Watch the Wednesday 20th December 2017 BBC Reporting Scotland news item –
(Click images for links)
Two thirds of the families had never had a break together before, which for many of us will be really quite shocking. Yet it’s the reality for so many struggling families in Scotland. It is heartening to see the impact that these breaks are having: they impact positively on wellbeing by reducing stress, increasing confidence and the ability to cope with challenging life circumstances, while at the same time providing a chance for families to spend quality time together away from home and develop lasting happy memories. Continue reading
While on a family break earlier this year, my wife, daughter and I were strolling along a Majorcan beach, its thin strip of white sand framed by pine trees, and we delighted in soaking up the utter idyll of it all. It reminded me of how lucky we are to be able to enjoy the benefits of a break away from home.
Of course, working at the Family Holiday Association makes you especially aware of the importance of holidays.
But too many families – 2.2 million at the last count – don’t have the wherewithal to experience even a simple few days away from home far less a holiday on a Mediterranean island. Or, put another way, every year some 5 million children are denied the opportunity to walk on a beach and feel the sand between their toes.
The implications of this for the families and children concerned and wider society have rarely registered on anyone’s policy agenda. And yet considerable research confirms that time away from the stresses and strains of everyday life can help to build happier, stronger families. The charity has always understood that its work in helping thousands of families each year, could never, on its own, be enough to meet the need.
Holidays: the social need.
It was almost exactly 40 years ago, that a report, jointly commissioned by the English Tourist Board and the Trades Union Congress, raised the need for this lack of access to be taken seriously. The report stated that “social tourism”, offering socially disadvantaged people the possibility of taking holidays and enjoying recreational activities at low cost, was one way of addressing this inequality.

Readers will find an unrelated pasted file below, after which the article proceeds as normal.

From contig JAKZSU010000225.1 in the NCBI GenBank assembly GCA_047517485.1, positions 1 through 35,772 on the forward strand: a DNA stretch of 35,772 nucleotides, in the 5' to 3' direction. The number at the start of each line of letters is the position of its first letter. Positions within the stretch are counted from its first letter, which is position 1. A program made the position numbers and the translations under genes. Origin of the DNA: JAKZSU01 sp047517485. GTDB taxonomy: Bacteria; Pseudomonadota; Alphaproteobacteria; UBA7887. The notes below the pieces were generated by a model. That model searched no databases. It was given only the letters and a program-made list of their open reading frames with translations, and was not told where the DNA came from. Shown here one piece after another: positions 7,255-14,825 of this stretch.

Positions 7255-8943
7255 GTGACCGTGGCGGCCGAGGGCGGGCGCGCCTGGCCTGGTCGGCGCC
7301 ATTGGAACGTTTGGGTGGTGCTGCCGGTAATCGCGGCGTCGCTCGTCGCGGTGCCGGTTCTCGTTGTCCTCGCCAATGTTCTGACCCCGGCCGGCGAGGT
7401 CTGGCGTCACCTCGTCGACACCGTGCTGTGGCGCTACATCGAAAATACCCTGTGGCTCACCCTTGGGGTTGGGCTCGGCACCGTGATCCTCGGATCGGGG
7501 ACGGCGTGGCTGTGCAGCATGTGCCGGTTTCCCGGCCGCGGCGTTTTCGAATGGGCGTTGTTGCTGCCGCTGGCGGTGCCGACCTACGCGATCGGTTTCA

“In view of the essential role of holidays, social tourism should be recognised as an important part of a general social responsibility to all of the disadvantaged groups which have been considered in this report.”
The report was promptly forgotten about. Continue reading
Scottish Cabinet Secretary for Culture, Tourism and External Affairs Fiona Hyslop congratulated the ScotSpirit partnership work of VisitScotland and the Family Holiday Association during her keynote speech to the Tourism Society’s Symposium in Edinburgh last month.
ScotSpirit was VisitScotland’s £-multi-million international marketing programme that also contained an innovative social tourism programme that supported struggling Scottish families access hundreds of short breaks and day trips donated by over 30 tourism industry partners.
The programme is being repeated this year with increased numbers of partners and aims to help even more families. Continue reading
Working with Prof Scott McCabe at Nottingham University, Kostas undertook research with families we support where parent/s were long term unemployed. His research showed that our breaks created the conditions for people that helped them look for work (or other related activities) once they got back home. Just published in a respected tourism journal it helps to build the case for the tangible benefits of a break. Have also attached a report that he produced summarising his research nicely.
The research shows that breaks give parents the space to think about things away from their day to day environments and the act of preparing, managing and going on the break gives them the belief (self-efficacy) that they are able to achieve things in other areas of their lives.
Our charity is always happy to encourage and facilitate research into the benefits of social tourism. We do our best to maintain a database of all English-language research into this area here on the Holidays Matters website.
Two years ago TUI UK & Ireland set themselves a target to raise £1m for the Family Holiday Association. After 24 months of countless marathon runs, on board coin collections, cake sales and sky dives they did it!
To mark the occasion, a short video has been put together and is being distributed throughout the company. You can view it here –